Automating Values from Grouped Data
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In the previous page,
Getting Measures from Grouped Data, we walked through processes
to find values such as the approximate mean and standard deviation
from data that is presented in a frequency table of intervals (bins).
An example of this situation was given by the table:
Figure 1
The approach that we took involved
 creating
a list of the midpoints of the intervals
 creating a list of the frequencies
of the intervals
 creating a new valiable
that had each midpoint value repeated the frequency number of times.
This process could be used to
solve any similar problem.
The process never changes. The only change that
we have from problem to problem is that we have different
low and high points for the intervals,
a different number of intervals,
and different frequencies for each interval.
Because the steps that we take to solve the problem
never change we can capture those steps in a function.
When we set out to design such a function
we need to determine what values we need to give to the
function. Clearly, the frequencies change for each problem and even
the number of intervals will change.
Also, the low and high ends of each interval change.
However, the number of intervals is always equal to the number of
frequencies.
Thus, if we know the number of frequencies we also know the
number of intervals.
In our problems it is always the case that the intervals are of
a uniform width, that is, if the first interval is
15 units wide then all of the intervals in that problem are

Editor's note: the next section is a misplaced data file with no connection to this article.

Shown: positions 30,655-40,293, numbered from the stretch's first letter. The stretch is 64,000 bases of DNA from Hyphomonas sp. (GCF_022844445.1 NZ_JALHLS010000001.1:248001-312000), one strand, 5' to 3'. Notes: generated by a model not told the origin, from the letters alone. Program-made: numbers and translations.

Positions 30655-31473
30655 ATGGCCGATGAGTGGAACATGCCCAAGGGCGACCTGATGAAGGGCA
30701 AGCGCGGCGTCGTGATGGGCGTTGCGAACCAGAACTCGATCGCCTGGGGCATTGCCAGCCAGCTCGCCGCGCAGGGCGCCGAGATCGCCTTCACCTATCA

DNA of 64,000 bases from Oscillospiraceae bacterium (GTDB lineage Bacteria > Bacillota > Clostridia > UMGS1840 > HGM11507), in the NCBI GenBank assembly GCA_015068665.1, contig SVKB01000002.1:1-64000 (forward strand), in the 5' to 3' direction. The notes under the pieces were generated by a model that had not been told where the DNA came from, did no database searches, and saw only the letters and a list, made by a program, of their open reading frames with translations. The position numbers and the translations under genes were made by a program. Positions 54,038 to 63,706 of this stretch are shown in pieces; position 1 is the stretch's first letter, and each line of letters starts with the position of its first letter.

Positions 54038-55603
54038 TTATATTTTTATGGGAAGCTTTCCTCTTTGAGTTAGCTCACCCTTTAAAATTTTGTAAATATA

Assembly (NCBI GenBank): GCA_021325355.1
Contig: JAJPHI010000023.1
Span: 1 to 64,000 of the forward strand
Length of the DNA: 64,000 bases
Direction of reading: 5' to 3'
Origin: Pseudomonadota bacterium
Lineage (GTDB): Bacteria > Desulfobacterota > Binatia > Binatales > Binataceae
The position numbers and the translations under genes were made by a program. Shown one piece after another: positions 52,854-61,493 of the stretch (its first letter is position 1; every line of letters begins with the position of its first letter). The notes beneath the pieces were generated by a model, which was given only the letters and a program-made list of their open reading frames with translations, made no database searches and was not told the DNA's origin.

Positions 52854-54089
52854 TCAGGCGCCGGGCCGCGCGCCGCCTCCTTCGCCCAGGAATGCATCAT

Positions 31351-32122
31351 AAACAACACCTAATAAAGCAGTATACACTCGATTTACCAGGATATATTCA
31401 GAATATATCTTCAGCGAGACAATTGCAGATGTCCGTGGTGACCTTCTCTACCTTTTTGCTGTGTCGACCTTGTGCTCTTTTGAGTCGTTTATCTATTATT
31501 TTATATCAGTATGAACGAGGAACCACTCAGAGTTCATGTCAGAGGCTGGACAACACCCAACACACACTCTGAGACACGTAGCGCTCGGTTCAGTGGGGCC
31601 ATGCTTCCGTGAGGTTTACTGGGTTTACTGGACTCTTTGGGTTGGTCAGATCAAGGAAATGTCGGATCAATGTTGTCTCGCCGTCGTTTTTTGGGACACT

15 units wide.
Therefore, if we know the width of the first interval then we know
the width of all the intervals.
But all we need to find the width of the first interval is the
low and high value for that interval.
This means that for the problem shown in Figure 1 above, all of the
data for the problem is determined by knowing

that the first interval starts at 21
 that the first interval
ends at 40, and
 that the list of frequencies is
17, 35, 32, 21, 12, 16, 33
From just that information we could construct the rest of Table 3 given in Figure 1.
The function get_from_table() uses that kind of information to
produce a few values, and as a side benefit, to create a variable
that holds each of the interval midpoints the number of times
given by the interval frequency.
Figure 2 shows the command to put the
function into our environment (line 5) and then to run it
with the information given in Figure 1 (line 11). (This does assume that we are
running these commands from the subdirectory of the folder that holds all of
our functions.)
Figure 2
The result of running the ommands of Figure 2 are shown in
Figure 3.
Figure 3
We see that get_from_table()
gives us the number of items given by the frequencies of Table 3
(in this case 166), the approximate mean of the values (86.35542)
derived as we had done previously from using the midpoints,
the standard deviation if this is a sample (39.06176), and the standard deviation
if this is a population (38.94393). In addition, although not shown in the output,
getfromtable()
leaves the created list of midpoint values in a
variable called from_table_x
. We can see that the variable is
there by looking at the environment area, shown in Figure 4.
Figure 4
Figure 5 shows the result of looking
at from_table_x
.
Figure 5
Thus we see that 30.5 is the midpoint of the first interval and that
the variable from_table_x
does hold
21 of those values. After those values, from_table_x
holds 40 of the next midpoint, namely 49.5, and so on.
Because we have access to from_table_x
we can use it in further computations, such as to find the median
of the values. This is shown in Figure 6.
Figure 6
It is worth checking all of these results against the
values that we worked out, step by step, back in the previous
page,
Getting Measures from Grouped Data.
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©Roger M. Palay
Saline, MI 48176 June, 2019